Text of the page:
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August 16, 2013 7:46 pm
A horrifying thing occurred the other day. I found myself behind the wheel, driving around Hyde Park Corner. It has only taken me 13 years since passing my test to muster up the courage to drive in the city but that wasn’t the worst of it. I was doing it because I am considering buying a car of my own: a betrayal of all that my inner Londoner holds dear.
Part of the joy of the urban experience is being able to put off owning, steering or in any way dealing with a car for as long as humanly possible. It is, in a sense, a glorious extended adolescence in which public transport and private taxi companies step seamlessly into the role of parental chauffeur. For many New Yorkers, not getting a licence until long after you’ve finished college is a point of pride. Londoners don’t boast about their wheels, they boast about their mastery of night-bus routes.
Cities are defined by their need for speed. Whether on the pavement or on the roads, the striving population wants to get there quicker, shave seconds off their personal best. The traffic-snarled car is becoming an outdated beast: a belching, expensive monster overtaken by slicker, greener, faster and hipper forms of transport. The Liberal Democrats want all petrol-powered models off the roads by 2040. According to Transport for London, trips by car in the capital decreased by 13 per cent between 2001 and 2011. In the same period, cycle trips went up by more than 66 per cent.
This is an urban phenomenon. The nation’s car industry as a whole is forging ahead. Earlier this month, the Society of Motor Manufacturers and Traders forecast that more than 2.2m new cars would be sold in the UK in 2013, up by 8 per cent from last year. But the majority are not bound for the capital. Recent census data show that London is now the only place in England and Wales to have fewer cars and vans than households: 42 per cent do without.
Why would most sensible city dwellers, spoon-fed by some of the best public transport in the world, invest in what is essentially an expensive and enormously underutilised asset? The poor thing languishes in a parking space, if you’re lucky enough to find one, where it becomes a sitting target for thieves, sucking up petrol and insurance premiums and only allowed out for small infrequent expeditions. When Jack Kerouac pondered “Whither goest thou, America, in thy shiny car in the night?” in On the Road, he was not talking about an occasional trip to Tesco.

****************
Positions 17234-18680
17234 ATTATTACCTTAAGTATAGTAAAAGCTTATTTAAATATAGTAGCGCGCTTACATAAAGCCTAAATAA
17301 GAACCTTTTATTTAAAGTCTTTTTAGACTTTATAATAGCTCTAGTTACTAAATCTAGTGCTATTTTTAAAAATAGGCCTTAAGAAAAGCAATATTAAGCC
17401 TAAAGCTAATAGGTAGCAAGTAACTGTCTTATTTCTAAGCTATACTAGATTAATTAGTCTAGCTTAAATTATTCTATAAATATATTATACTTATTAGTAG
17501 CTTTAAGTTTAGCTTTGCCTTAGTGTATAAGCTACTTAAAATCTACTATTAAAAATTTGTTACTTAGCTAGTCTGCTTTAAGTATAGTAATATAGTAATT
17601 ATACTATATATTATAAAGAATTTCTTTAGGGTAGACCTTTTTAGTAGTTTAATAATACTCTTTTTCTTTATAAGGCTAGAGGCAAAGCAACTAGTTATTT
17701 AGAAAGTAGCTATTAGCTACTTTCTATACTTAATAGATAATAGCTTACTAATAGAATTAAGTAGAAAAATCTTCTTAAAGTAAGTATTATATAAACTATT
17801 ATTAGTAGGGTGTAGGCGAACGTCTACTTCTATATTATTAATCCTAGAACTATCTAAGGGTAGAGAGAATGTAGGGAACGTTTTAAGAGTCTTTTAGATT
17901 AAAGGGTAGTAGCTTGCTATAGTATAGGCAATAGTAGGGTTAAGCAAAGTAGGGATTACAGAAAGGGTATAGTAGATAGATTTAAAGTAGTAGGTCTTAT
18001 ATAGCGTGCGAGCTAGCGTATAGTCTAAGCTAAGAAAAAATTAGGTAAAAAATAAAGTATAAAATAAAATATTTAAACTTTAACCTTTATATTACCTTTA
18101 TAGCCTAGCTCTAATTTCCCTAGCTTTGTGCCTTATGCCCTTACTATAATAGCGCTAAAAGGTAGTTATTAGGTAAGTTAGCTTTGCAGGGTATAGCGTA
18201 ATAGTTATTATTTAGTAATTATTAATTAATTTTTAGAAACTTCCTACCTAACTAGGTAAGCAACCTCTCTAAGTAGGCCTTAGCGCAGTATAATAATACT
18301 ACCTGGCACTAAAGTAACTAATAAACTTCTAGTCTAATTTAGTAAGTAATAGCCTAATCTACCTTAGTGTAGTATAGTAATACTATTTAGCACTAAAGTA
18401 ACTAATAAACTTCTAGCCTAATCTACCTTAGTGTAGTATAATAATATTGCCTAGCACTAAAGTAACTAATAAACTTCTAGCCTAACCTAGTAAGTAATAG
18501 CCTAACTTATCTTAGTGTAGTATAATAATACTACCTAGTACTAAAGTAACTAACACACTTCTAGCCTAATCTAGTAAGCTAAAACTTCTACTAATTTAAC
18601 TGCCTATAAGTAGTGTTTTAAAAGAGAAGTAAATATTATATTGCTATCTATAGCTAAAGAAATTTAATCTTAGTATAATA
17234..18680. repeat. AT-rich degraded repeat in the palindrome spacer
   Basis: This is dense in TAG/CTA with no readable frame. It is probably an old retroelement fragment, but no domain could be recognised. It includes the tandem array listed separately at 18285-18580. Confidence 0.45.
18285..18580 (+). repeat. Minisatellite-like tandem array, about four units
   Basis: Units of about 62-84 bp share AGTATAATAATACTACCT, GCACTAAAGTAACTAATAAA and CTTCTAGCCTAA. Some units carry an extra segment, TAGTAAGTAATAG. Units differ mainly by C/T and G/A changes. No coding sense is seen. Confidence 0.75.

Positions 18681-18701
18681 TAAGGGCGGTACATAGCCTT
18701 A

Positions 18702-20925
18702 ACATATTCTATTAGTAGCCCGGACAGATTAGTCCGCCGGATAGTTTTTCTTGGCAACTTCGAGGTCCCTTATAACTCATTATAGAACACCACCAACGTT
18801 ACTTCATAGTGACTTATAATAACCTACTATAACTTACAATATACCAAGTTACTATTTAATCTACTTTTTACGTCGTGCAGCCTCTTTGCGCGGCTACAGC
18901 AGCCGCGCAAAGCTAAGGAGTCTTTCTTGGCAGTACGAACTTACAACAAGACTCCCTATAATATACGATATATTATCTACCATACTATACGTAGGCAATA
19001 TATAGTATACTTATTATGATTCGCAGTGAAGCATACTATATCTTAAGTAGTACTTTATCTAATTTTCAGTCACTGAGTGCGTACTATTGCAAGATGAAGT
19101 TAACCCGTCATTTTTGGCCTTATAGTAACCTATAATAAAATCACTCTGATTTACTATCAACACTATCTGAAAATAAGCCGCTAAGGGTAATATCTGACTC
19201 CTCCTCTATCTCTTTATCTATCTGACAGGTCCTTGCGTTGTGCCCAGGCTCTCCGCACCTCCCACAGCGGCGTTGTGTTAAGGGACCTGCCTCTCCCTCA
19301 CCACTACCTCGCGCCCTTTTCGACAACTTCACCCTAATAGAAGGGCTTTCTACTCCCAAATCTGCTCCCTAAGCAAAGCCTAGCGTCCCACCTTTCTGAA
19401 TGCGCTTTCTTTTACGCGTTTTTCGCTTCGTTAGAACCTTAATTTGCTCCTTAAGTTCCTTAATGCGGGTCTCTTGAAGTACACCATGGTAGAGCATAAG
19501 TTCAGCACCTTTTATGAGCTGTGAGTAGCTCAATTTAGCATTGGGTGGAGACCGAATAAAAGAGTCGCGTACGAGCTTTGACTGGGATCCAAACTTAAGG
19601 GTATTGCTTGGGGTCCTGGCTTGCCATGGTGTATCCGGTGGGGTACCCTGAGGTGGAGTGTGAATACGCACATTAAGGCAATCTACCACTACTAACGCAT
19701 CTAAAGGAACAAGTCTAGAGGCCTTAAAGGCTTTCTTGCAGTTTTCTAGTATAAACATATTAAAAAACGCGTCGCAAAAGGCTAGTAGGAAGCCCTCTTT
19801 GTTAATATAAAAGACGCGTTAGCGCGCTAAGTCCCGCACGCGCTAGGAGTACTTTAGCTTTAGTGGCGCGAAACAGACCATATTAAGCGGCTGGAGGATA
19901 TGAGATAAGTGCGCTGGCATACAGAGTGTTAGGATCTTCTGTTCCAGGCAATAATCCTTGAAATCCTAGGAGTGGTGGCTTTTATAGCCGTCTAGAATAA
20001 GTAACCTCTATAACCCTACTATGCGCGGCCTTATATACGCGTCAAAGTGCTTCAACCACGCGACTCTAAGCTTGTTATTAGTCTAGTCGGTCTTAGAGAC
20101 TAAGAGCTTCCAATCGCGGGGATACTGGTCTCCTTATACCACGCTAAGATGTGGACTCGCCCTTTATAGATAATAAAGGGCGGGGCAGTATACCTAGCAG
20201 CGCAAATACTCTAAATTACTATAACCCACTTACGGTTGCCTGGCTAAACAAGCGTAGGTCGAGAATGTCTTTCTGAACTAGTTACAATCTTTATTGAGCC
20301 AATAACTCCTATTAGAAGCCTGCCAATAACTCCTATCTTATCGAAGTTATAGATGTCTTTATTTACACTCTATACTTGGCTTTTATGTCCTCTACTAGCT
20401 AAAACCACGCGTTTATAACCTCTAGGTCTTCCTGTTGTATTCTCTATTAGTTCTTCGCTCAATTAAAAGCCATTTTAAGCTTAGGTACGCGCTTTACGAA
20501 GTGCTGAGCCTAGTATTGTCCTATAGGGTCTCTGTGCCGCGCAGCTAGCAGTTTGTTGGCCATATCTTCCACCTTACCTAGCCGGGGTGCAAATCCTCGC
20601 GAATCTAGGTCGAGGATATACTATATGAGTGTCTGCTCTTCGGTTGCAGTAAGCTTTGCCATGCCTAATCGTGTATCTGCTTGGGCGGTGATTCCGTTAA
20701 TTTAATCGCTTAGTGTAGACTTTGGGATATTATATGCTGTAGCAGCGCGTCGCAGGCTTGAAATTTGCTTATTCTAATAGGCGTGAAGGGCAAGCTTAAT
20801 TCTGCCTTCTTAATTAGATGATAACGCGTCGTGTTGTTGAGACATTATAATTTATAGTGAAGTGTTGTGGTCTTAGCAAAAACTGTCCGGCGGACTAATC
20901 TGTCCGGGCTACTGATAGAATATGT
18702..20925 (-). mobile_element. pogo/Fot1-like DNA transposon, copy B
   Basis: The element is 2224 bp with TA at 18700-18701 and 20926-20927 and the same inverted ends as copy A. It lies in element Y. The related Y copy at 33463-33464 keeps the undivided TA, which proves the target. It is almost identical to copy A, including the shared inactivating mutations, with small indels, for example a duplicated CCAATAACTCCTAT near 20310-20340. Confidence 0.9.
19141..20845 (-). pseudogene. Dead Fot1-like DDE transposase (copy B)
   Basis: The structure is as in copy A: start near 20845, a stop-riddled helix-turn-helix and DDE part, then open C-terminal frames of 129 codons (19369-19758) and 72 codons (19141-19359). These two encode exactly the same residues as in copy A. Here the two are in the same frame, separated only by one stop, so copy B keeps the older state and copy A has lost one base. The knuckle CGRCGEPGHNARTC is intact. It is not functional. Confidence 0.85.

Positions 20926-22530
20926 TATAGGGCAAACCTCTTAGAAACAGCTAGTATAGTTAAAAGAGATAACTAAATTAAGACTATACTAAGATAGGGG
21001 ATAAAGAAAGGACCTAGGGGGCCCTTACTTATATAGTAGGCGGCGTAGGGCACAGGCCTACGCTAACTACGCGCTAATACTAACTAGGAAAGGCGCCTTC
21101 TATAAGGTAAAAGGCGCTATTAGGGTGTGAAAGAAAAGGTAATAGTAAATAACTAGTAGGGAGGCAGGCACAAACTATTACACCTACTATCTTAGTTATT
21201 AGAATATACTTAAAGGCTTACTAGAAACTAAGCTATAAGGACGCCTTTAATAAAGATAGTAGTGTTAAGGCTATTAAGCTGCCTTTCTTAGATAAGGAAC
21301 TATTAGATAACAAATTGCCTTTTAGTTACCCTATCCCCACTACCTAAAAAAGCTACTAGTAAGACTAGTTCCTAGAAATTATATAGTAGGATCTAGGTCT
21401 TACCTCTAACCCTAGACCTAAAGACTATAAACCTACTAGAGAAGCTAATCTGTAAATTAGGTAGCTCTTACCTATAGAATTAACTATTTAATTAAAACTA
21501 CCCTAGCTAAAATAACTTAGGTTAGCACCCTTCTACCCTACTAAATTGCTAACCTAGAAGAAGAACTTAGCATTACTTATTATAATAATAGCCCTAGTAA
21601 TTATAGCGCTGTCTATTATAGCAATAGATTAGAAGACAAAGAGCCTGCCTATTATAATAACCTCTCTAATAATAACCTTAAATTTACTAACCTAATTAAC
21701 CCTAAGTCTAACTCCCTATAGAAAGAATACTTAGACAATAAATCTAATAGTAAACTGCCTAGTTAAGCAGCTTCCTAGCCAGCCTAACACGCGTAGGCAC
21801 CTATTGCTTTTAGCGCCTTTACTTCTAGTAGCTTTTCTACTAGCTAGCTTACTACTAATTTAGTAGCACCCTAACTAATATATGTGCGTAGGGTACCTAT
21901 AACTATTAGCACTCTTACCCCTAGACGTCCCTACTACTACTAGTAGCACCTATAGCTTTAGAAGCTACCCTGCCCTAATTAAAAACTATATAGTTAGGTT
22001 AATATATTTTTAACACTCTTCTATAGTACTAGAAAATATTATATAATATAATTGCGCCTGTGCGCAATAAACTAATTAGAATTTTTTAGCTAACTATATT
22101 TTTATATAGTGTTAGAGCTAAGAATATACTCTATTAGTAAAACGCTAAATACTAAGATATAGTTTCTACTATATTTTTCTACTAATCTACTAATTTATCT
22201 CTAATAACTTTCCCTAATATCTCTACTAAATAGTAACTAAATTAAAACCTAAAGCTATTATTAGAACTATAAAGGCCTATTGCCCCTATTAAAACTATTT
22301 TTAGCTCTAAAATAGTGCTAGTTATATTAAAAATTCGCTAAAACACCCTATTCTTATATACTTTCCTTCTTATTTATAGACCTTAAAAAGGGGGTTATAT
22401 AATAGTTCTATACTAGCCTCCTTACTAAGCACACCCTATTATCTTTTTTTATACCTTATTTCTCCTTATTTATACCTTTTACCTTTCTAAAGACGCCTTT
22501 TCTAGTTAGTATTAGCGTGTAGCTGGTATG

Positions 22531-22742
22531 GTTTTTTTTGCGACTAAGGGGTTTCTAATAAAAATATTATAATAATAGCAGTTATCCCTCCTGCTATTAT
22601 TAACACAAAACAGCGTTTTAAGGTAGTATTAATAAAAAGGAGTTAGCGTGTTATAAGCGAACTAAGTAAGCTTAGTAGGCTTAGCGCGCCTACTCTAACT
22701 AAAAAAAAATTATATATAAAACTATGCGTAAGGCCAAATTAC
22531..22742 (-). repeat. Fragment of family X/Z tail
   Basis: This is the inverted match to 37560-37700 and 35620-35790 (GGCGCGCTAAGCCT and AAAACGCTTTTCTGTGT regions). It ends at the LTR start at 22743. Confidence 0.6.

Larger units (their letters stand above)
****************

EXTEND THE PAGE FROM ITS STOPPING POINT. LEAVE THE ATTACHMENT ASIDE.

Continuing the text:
Londoners are lucky that, regardless of traffic, our city has always been a walker’s paradise – avoiding the fate forecast for many of its US peers by the great city thinker Jane Jacobs in Dark Age Ahead. “Not TV or illegal drugs but the automobile has been the chief destroyer of American communities,” she wrote. As the authorities have smartened up pedestrian amenities, more and more of us are striding out. Last month, a Roads Task Force report showed that over a quarter of all London journeys are made entirely on foot, more than six million each day. My daily trek into work is heaving with walkers, cyclists and – the other morning – a fox cub boldly setting out on his commute via the Elephant and Castle roundabout.
Even when four wheels are necessary, actually owning them no longer is. For today’s ever status-conscious urbanite, a plethora of apps have replaced the need for off-street parking. With a simple swipe of the smartphone, we can get wherever we need to go, whether that’s by renting the local Zipcar, conveniently situated round the corner, for the weekend or by becoming one of the passengers that the worryingly addictive Hailo app matches with a passing taxi every four seconds somewhere around the world.
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Car-sharing schemes are also popping up everywhere. Even those people who do own vehicles realise there is money to be made by providing a service for those without. In San Francisco, the popular Lyft service pairs local drivers with lift-hungry passengers (the “suggested donation” is low but you have to be able to stomach the mandatory fist bumps).
So with all this, why consider investing in a car at all? In my case, the possibility of acquiring one heralds the truly horrifying adult concept of having children. Just as Cyril Connolly’s famous pram in the hall became the “enemy of good art”, so the car seat – and related clobber – have become the nemesis of spontaneous travel. For others, getting put on someone’s car insurance – or “driving in sin” as one friend remarked – is a sign of maturity almost akin to moving in together.
Getting your own wheels often signifies a psychological shift: the end of the try-everything-but-commit-to-nothing instinct that draws so many to the city. It’s not just Hyde Park Corner that’s off-putting. It’s the sense that from now on we’ll be navigating the city of our future in what is increasingly a relic of the past.
Alice Fishburn is deputy editor of FT Weekend Magazine.
Simon Kuper is away
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